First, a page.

Early this morning, I tried to boot up and it wouldn't start up at all. The green light would turn on, same for the HDD orange light, my CD ROM burner's green light also blinked, as well as the DVD ROM light, but all this happened for just a second or two, and then, no life in my CPU. I tried a couple of times and they came back the same result, it cannot start up.

I know I will build a new CPU in the very near future, but not until I get the budget sorted out, so, I still need my current CPU to sustain for a month or so. ARGH… I'm confused, and doubly worried.

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#21
Samm

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Ok, don't panic! (Well, not yet anyway...)

Can you try these things in the following order please:

1) Disconnect the power cord from the back of the computer. Also disconnect any USB devices you may have. (If you have a USB keyboard, then leave this plugged in)

2) Open up the computer - wherever you position the computer, please make sure it's not on a carpeted surface. Discharge your own static by touching a metal surface with one hand (a radiator is good).

3) Disconnect the main power cable that connects the PSU to the motherboard. This will be the big white plastic 20 pin plug.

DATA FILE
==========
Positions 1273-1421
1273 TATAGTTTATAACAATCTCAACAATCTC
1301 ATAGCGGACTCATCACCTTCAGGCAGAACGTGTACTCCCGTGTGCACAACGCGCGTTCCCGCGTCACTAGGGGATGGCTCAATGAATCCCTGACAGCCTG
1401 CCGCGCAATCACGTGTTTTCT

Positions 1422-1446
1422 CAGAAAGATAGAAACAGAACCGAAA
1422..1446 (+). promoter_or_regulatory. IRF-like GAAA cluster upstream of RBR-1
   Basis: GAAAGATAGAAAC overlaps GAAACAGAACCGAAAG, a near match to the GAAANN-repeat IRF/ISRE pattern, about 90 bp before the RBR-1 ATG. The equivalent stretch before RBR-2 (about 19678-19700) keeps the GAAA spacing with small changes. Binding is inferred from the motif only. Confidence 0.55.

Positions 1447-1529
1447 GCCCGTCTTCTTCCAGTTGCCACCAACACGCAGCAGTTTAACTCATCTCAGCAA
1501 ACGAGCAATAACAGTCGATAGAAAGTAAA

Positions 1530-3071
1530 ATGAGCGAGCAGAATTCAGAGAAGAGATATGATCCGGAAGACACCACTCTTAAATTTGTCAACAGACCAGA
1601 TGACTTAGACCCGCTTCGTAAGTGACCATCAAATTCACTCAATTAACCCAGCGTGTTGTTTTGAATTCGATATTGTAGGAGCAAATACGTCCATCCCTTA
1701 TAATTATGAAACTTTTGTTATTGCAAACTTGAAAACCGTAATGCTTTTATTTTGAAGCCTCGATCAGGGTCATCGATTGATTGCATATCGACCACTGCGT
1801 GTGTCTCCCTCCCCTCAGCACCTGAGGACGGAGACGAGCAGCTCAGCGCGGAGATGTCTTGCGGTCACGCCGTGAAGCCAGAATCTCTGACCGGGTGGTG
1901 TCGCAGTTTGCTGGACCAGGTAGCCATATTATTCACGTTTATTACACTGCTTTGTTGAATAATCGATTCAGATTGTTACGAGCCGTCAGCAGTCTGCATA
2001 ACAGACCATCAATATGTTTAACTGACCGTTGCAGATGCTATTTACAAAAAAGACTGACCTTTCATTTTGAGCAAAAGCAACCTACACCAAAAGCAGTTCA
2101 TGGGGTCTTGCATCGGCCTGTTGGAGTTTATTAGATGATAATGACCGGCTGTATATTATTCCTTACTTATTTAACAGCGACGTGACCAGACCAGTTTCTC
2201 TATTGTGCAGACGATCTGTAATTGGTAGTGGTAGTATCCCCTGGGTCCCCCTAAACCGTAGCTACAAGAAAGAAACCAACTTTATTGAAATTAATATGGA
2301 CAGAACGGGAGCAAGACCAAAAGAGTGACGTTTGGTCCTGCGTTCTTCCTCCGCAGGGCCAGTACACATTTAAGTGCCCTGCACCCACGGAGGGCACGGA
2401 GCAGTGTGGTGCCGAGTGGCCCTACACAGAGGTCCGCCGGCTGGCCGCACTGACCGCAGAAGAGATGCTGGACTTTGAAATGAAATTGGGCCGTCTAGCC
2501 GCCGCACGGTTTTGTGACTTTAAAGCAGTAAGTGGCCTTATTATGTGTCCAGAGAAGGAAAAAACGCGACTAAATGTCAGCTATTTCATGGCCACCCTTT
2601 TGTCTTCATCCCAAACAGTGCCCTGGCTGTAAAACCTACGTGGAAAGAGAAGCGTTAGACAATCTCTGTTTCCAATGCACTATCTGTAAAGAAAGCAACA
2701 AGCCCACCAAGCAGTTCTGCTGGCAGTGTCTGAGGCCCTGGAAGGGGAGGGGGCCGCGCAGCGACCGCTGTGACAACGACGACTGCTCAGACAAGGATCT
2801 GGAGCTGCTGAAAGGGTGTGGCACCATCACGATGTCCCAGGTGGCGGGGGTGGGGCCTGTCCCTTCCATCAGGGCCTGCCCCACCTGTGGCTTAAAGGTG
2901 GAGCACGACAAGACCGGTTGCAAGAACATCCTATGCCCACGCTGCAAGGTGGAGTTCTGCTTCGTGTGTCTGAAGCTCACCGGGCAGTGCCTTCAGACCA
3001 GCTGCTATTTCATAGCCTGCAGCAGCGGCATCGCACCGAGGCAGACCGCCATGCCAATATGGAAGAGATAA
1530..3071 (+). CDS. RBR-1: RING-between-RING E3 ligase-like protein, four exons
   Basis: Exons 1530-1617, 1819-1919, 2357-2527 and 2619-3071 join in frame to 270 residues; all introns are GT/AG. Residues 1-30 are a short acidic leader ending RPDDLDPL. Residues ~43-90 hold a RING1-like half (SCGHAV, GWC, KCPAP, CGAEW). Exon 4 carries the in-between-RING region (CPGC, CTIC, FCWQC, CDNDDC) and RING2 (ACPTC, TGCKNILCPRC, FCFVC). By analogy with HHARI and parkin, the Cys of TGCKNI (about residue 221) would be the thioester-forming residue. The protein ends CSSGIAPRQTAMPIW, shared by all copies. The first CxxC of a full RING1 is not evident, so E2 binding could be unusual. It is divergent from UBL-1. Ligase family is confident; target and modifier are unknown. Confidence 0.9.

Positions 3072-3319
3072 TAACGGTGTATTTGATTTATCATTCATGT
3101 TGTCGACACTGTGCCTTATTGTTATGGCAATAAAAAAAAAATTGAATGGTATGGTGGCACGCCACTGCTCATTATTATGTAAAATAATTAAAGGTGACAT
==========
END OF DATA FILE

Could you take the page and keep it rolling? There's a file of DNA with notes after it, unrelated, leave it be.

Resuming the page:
4) Disconnect the hard drive cabling from the motherboard (IDE & SATA). Disconnect the cdrom cabling from the motherboard (note you can leave the ribbon cable plugged into the drives themselves, just disconnect the motherboard end). Disconnect the power from all hard drive but leave power connected to the cdrom drive. Leave the floppy drive connected up as usual.

5) Remove any PCI cards you may have. Leave only the AGP video card in place. Make sure the AGP card is securely in it's slot.

6) Locate the round silver battery on the motherboard (looks like a coin). The bunch of wires that plug into the board nearest this battery are the front panel connectors. You should see something like this (make sure you are looking at the board so that these wires are to the right of the battery, as shown below)